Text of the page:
David Perdue, the former senator from Georgia who lost his seat to Jon Ossoff, plans to challenge Georgia Gov. Brian Kemp in the Republican primary, according to three people familiar with the decision who spoke on the condition of anonymity to freely discuss the upcoming announcement.
A spokesman for Kemp on Sunday accused the former senator of running to “soothe his own bruised ego,” and risking Republican control of Georgia after bungling his runoff campaign and putting Democrats in charge of the Senate.
“It may be difficult for David Perdue to see this over the gates of his coastal estate, but Joe Biden’s dangerous agenda is hitting hardworking Georgians in the wallet and endangering their livelihoods,” Kemp spokesman Cody Hall said in a statement. “And we all have David Perdue to thank for it.”
Perdue was narrowly forced into a runoff in the 2020 election, which he went on to lose to Ossoff (D). Trump loomed over the contest, attacking the results of the election and using two pre-runoff rallies to air baseless claims about his defeat.
Perdue, hurt by reporting on stock trades he had made after an early pandemic briefing for senators, refused to debate Ossoff and spent the race’s final days self-isolating after being exposed to the coronavirus. He briefly considered a run for the state’s other Senate seat, which is up for election next year, but backed out in February.
Trump has repeatedly attacked Kemp over the governor’s refusal to challenge President Biden’s narrow victory in Georgia, calling for him to face a primary. While Democrat-turned-Republican Vernon Jones quickly announced a run against Kemp, Trump’s Save America PAC conducted polling on a potential Perdue campaign. The results, released in August, found Kemp narrowly ahead of Perdue, with the former senator leaping ahead if Trump endorsed him.
At a Sept. 25 rally in Perry, Ga., in support of GOP Senate candidate Herschel Walker, Trump criticized Kemp’s record and even belittled his physical status. Calling Perdue out by name, Trump egged the former senator on to mount a bid to unseat Kemp.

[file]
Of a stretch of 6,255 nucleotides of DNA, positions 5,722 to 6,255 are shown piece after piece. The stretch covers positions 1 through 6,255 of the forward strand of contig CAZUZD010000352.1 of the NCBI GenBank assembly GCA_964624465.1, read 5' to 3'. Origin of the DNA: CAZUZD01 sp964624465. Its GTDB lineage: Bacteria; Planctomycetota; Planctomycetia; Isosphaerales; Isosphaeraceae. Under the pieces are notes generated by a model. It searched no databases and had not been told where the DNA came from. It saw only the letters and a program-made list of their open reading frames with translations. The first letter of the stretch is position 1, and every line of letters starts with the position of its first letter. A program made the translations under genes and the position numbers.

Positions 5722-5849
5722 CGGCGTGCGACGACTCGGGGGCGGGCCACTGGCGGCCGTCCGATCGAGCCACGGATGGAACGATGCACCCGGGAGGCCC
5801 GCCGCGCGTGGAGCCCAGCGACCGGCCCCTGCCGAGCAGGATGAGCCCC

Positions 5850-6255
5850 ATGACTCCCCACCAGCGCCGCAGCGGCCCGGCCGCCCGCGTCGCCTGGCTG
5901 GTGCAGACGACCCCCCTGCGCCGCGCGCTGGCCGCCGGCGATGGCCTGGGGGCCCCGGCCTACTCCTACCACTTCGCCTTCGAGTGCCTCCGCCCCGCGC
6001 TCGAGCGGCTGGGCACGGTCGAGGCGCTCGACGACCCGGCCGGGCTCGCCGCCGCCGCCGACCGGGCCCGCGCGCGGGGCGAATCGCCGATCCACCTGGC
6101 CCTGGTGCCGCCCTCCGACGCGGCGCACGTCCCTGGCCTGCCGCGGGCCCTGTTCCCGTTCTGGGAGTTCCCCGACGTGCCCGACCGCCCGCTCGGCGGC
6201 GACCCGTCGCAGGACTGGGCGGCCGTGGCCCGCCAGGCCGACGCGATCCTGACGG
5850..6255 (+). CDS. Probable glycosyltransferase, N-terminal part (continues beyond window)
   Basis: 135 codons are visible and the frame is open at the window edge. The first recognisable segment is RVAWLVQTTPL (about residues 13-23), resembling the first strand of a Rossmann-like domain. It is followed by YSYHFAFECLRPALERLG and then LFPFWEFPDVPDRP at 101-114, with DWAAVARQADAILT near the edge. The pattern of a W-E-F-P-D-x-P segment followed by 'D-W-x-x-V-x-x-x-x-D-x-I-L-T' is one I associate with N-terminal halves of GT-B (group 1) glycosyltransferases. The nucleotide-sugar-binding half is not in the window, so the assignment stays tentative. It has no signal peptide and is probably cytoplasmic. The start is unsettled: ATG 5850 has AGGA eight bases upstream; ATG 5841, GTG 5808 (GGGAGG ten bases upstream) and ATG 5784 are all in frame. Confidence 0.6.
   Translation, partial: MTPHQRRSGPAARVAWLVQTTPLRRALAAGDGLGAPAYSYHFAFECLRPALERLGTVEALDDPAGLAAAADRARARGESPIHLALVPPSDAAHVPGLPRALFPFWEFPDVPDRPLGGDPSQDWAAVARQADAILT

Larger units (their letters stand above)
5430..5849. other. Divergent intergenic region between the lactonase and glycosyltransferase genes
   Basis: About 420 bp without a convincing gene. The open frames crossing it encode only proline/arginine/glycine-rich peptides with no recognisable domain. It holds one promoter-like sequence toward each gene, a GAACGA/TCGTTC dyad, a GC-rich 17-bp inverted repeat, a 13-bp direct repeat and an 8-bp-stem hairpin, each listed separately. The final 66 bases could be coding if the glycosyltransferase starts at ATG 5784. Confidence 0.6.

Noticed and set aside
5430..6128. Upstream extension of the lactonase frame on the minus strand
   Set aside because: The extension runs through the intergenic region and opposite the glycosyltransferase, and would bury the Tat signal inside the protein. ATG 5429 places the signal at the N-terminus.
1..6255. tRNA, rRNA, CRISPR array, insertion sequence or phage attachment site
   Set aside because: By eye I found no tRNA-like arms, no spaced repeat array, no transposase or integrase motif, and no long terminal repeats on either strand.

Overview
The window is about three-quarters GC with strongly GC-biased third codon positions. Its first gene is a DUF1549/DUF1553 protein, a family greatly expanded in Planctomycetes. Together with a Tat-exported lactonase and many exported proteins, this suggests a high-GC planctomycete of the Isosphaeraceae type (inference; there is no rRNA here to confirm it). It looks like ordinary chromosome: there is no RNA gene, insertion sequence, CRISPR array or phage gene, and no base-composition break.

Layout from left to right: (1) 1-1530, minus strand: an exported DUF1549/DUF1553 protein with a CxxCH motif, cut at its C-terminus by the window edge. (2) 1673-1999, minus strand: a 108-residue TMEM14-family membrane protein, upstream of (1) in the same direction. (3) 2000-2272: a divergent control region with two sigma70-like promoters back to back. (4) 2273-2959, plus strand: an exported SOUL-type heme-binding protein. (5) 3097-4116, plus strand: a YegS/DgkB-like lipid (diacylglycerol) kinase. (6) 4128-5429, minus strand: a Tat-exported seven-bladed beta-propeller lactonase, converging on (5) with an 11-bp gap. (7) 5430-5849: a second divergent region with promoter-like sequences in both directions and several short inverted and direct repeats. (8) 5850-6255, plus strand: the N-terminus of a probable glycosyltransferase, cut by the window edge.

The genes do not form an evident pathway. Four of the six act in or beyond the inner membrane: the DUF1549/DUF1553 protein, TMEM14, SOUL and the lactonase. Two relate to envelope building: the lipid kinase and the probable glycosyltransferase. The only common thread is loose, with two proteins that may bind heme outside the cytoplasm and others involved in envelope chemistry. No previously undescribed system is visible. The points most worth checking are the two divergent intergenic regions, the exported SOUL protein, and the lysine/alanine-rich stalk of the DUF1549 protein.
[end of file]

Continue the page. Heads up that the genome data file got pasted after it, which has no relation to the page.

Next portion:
“I want to thank some of the other terrific Republican leaders, and we have some great ones in your state that are with us tonight,” Trump said at the rally. “A friend of mine and a great senator, a man who — I don’t know, are you going to run for governor, David Perdue? Are you going to run for governor? Where is David Perdue? Stand up, David. David Perdue, are you running for governor, David? Did I hear he’s running for governor? Thank you, David. He’s a great guy and he loves this state, and he’s done a fantastic job.”
Trump has continued to push Republican-led audits of election results and sow doubt in the integrity of elections across the country but has especially questioned results in Georgia, which Biden won by fewer than 12,000 votes. There has been no evidence of widespread voter fraud that would have changed the results of the election.
National Republicans have voiced dread over the idea of a primary in Georgia, with the winner facing Democrat Stacey Abrams, who has no competition for her party’s nomination.
Perdue “told me he likes Brian personally but doesn’t believe Brian can win and doesn’t want to see Stacey Abrams as the governor of Georgia,” said one Georgia Republican, who spoke on the condition of anonymity to discuss Perdue’s decision.
The decision could drive a wedge between Kemp and a powerful political family he worked with on his rise to power. Perdue’s cousin, former Georgia governor Sonny Perdue, appointed Kemp secretary of state in 2010. The former governor, who went on to serve as Trump’s agriculture secretary, appeared at a rally with Kemp this summer, after Kemp backed his effort to become chancellor of the University of Georgia.
According to Kemp’s spokesman, David Perdue had told Kemp personally that he would not challenge him, before reversing course. Asked about the possibility on Thursday, Kemp told reporters that he hoped Perdue would “be a man of his word,” but that wasn’t “anything I can control.”
At last month’s meeting of the Republican Governors Association, Arizona Gov. Doug Ducey brushed off a question about a “hypothetical” Georgia primary and whether the group would spend money to help Kemp.
“The RGA is in the business, of course, of supporting our incumbents and ultimately electing Republican governors,” said Ducey, the RGA’s chairman. “That’s what would continue to be our focus.”
Kemp’s campaign has been mocking Perdue over the same things Ossoff had, including his wealth and the stock trades.